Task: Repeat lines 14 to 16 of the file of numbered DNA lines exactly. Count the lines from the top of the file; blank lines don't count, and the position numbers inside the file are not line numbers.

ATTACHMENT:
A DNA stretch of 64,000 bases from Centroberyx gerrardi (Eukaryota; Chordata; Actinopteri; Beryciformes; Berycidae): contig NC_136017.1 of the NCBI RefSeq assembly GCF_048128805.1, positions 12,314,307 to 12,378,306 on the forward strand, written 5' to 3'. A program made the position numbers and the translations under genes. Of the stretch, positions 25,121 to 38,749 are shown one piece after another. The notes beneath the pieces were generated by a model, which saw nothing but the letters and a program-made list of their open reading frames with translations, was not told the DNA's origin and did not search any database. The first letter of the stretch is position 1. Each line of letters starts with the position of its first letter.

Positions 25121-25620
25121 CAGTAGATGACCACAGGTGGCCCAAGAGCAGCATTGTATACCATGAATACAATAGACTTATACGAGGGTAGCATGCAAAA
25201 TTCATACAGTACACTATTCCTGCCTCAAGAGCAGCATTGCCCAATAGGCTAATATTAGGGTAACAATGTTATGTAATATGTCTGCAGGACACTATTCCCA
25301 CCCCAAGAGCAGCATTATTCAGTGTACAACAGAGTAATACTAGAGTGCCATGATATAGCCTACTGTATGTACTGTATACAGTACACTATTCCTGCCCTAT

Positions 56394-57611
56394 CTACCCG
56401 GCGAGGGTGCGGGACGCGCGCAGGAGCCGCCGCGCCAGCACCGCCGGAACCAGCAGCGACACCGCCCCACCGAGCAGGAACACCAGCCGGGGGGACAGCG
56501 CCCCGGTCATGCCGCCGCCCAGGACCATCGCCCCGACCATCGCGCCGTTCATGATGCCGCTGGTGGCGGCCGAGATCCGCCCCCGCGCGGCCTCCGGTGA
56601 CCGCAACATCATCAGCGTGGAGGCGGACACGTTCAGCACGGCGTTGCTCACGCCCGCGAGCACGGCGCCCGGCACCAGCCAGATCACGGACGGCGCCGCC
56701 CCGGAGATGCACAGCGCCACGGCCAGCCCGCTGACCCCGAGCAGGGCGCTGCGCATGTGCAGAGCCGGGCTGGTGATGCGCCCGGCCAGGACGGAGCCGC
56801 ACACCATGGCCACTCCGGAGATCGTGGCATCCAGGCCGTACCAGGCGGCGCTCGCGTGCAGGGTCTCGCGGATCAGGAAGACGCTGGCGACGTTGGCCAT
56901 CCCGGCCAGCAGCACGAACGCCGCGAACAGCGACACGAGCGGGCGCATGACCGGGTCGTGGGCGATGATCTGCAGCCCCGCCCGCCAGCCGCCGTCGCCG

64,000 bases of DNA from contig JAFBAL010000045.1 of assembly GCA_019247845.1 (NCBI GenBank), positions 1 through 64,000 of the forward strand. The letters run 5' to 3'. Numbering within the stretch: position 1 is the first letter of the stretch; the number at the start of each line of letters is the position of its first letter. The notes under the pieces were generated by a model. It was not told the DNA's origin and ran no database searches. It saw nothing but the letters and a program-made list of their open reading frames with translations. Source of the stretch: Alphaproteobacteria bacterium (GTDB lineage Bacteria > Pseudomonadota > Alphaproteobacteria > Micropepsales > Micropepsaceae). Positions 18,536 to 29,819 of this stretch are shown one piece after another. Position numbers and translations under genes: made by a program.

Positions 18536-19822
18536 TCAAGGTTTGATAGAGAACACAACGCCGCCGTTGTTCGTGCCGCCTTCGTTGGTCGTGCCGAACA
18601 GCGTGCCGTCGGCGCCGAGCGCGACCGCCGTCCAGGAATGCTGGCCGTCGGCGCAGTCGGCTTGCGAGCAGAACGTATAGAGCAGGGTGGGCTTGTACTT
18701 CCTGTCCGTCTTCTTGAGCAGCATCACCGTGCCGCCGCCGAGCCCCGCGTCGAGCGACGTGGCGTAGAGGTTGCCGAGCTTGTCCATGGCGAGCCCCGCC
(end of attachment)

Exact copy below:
64,000 bases of DNA from contig JAFBAL010000045.1 of assembly GCA_019247845.1 (NCBI GenBank), positions 1 through 64,000 of the forward strand. The letters run 5' to 3'. Numbering within the stretch: position 1 is the first letter of the stretch; the number at the start of each line of letters is the position of its first letter. The notes under the pieces were generated by a model. It was not told the DNA's origin and ran no database searches. It saw nothing but the letters and a program-made list of their open reading frames with translations. Source of the stretch: Alphaproteobacteria bacterium (GTDB lineage Bacteria > Pseudomonadota > Alphaproteobacteria > Micropepsales > Micropepsaceae). Positions 18,536 to 29,819 of this stretch are shown one piece after another. Position numbers and translations under genes: made by a program.

Positions 18536-19822
18536 TCAAGGTTTGATAGAGAACACAACGCCGCCGTTGTTCGTGCCGCCTTCGTTGGTCGTGCCGAACA